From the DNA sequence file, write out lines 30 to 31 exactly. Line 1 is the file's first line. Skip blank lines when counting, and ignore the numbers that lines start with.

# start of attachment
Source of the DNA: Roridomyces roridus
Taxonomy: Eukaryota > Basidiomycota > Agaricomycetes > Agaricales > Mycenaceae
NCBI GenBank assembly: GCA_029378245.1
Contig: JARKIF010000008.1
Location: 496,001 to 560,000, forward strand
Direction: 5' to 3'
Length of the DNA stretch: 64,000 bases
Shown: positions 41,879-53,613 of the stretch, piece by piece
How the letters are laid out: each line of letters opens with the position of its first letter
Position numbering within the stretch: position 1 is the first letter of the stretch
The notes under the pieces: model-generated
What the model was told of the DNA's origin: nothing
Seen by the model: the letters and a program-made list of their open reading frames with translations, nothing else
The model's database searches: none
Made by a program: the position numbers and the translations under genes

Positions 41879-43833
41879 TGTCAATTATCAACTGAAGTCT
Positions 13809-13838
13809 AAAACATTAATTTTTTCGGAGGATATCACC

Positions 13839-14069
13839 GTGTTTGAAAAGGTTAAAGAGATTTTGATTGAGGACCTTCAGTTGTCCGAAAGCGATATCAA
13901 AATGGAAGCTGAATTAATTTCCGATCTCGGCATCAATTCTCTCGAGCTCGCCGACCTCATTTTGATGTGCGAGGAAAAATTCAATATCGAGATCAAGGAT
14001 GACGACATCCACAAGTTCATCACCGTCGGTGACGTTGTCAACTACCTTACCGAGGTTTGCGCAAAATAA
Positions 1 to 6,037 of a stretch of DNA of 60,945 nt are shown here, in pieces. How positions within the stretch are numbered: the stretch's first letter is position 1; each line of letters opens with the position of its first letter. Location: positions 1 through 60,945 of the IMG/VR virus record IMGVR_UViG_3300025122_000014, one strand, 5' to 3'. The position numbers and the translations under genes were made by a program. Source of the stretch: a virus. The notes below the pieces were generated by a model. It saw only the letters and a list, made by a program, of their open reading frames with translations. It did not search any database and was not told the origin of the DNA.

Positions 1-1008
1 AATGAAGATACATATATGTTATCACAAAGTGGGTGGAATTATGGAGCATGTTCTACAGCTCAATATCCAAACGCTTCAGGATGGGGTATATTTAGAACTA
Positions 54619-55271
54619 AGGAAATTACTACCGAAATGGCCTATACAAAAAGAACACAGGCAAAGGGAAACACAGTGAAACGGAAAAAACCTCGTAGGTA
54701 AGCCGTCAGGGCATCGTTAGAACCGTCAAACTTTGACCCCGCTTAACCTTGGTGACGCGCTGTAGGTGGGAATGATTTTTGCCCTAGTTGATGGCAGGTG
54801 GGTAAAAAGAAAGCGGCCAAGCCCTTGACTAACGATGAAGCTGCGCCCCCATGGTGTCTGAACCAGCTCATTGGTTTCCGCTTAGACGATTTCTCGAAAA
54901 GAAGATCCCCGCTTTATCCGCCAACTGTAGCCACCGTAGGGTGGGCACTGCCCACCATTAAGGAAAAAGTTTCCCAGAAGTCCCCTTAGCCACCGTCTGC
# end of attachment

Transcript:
54801 GGTAAAAAGAAAGCGGCCAAGCCCTTGACTAACGATGAAGCTGCGCCCCCATGGTGTCTGAACCAGCTCATTGGTTTCCGCTTAGACGATTTCTCGAAAA
54901 GAAGATCCCCGCTTTATCCGCCAACTGTAGCCACCGTAGGGTGGGCACTGCCCACCATTAAGGAAAAAGTTTCCCAGAAGTCCCCTTAGCCACCGTCTGC